- Failing to act upon feedback: listening is half the task; integrating stakeholder feedback into actionable strategies is equally vital.
A dynamic engagement with stakeholders enriches the ESG strategy and reinforces stakeholder trust.
Effective stakeholder engagement hinges on a company's ability to foster open channels of communication, demonstrate genuine receptivity to feedback, and translate that feedback into actionable strategies.
Regular town halls, stakeholder surveys, community outreach programs, and collaborative workshops are a few avenues to solidify these relationships.
4. Bypassing the Continual Improvement Paradigm
While the publication of an ESG report is a significant achievement, it is merely a chapter in a company's sustainability journey.
As new objectives and challenges arise, it's inevitable that the yardsticks and objectives for ESG reporting will adapt in tandem.
- Episodic approach to ESG: once-a-year ESG report might tick a box, but authentic sustainability requires an ingrained, day-to-day commitment.
- Resisting adaptability: stagnating on past achievements instead of striving for continuous improvement. Yesterday's best practices might be today's minimum requirements.
ESG isn't a destination; it's a continuous journey.
Embracing this dynamic nature, staying informed about global shifts, and nurturing an ethos of perpetual betterment are the hallmarks of genuine and impactful ESG engagement.
Consistently assess current ESG practices in comparison to internal goals and international benchmarks.
Based on the insights from these assessments, refine and enhance strategies.
Then, using the gathered feedback, adjust these strategies in anticipation of the subsequent evaluation.
5. The Trap of Overcommitment and Underdelivery
Venturing into the ESG landscape, corporations are often faced with a dilemma:
How high should they set their ESG bars?
Ambition can propel companies to new heights, but it must be tethered to reality to ensure those heights are sustainable.
This may stem from a company's ethos, driven by internal leaders who genuinely want to make a positive impact.
Or from external forces, such as regulatory requirements, consumer demands, or competitive landscapes, with the latter occasionally leading them to set overly ambitious ESG goals.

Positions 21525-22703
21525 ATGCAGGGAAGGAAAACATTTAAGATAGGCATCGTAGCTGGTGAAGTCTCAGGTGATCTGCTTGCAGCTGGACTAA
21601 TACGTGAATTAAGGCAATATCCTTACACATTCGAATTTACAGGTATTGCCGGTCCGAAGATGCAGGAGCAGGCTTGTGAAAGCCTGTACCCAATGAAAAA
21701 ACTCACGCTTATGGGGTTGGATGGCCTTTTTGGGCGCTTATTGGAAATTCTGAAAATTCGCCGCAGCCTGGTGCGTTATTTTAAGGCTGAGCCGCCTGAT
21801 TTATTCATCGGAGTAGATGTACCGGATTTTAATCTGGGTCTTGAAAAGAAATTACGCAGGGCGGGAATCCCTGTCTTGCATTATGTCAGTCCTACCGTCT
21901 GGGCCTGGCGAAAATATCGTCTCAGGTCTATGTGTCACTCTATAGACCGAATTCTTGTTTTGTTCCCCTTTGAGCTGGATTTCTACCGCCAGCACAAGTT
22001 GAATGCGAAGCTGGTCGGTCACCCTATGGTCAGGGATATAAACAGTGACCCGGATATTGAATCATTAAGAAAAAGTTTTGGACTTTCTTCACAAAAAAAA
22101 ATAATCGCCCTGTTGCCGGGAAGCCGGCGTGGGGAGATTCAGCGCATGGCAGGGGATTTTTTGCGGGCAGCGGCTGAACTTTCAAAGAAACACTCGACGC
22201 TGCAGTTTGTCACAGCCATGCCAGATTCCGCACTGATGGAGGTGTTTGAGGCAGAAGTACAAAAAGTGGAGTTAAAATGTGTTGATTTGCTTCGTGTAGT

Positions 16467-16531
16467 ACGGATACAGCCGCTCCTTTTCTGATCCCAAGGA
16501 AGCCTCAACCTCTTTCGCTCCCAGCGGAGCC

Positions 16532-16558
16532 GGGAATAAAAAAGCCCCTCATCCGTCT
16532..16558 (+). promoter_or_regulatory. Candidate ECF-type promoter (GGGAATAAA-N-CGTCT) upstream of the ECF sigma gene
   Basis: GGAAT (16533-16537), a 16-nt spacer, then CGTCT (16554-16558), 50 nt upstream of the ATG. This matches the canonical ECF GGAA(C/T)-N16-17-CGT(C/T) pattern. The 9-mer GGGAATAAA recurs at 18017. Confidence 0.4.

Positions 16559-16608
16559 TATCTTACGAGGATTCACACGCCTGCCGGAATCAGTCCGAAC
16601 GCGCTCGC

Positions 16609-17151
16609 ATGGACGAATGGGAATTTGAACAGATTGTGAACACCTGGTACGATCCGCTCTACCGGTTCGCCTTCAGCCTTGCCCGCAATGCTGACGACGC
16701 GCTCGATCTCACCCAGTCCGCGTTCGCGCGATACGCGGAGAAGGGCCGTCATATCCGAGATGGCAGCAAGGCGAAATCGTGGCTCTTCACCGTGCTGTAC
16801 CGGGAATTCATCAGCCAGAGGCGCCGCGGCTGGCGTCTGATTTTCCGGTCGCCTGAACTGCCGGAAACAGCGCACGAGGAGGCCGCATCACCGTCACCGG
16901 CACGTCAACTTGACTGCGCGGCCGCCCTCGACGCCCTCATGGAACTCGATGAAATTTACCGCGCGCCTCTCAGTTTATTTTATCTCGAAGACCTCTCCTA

- Setting unrealistic ESG goals: while envisioning a 100% carbon-neutral operation in a year sounds commendable, is it practically achievable based on current technologies and infrastructures?
- A mismatch between what's pledged and the strategy in place: announcing a plan to transition completely to renewable energy without a tangible roadmap or sufficient resources in place can lead to inevitable shortfalls.
Commitments grounded in reality, accompanied by a well-thought-out execution strategy, not only bolster credibility but also solidify trust with stakeholders.
Define SMART Goals, i.e Specific, Measurable, Achievable, Relevant, and Time-Bound goals, to ensure their implementation and efficiency.
Furthermore, engage with multiple departments — from operations to finance — to craft an actionable and achievable ESG strategy that complements your business strategy.
In a global economy exploring or committing to improve its responsibilities to people and the planet, a company's dedication to Environmental, Social, and Governance (ESG) not only marks its standing as a responsible entity but also communicates its values transparently to all stakeholders involved.
Addressing ESG requires diligence, awareness, and a commitment to ongoing refinement, as each facet is riddled with challenges.
Yet, with a balanced approach that synergises human intuition with technological precision and a commitment to genuine and transparent dialogue, these challenges can be deftly navigated.
And this is where we can help: at Apiday, we provide you with a one-stop solution!
Our Materiality Assessment feature helps you identify and prioritise the most important sustainability issues and opportunities.
Apiday's AI helps identify the most relevant actions aligned with global sustainability frameworks. This Sustainability Roadmap will fit your specific needs, making it easy for you to follow and implement.
Then, our tool will automatically gather data from any file format and generate beautiful reports to share with all your stakeholders. You’ll simply approve the suggestions, and you're ready to go!
Try Apiday for free and simplify your ESG reporting like never before!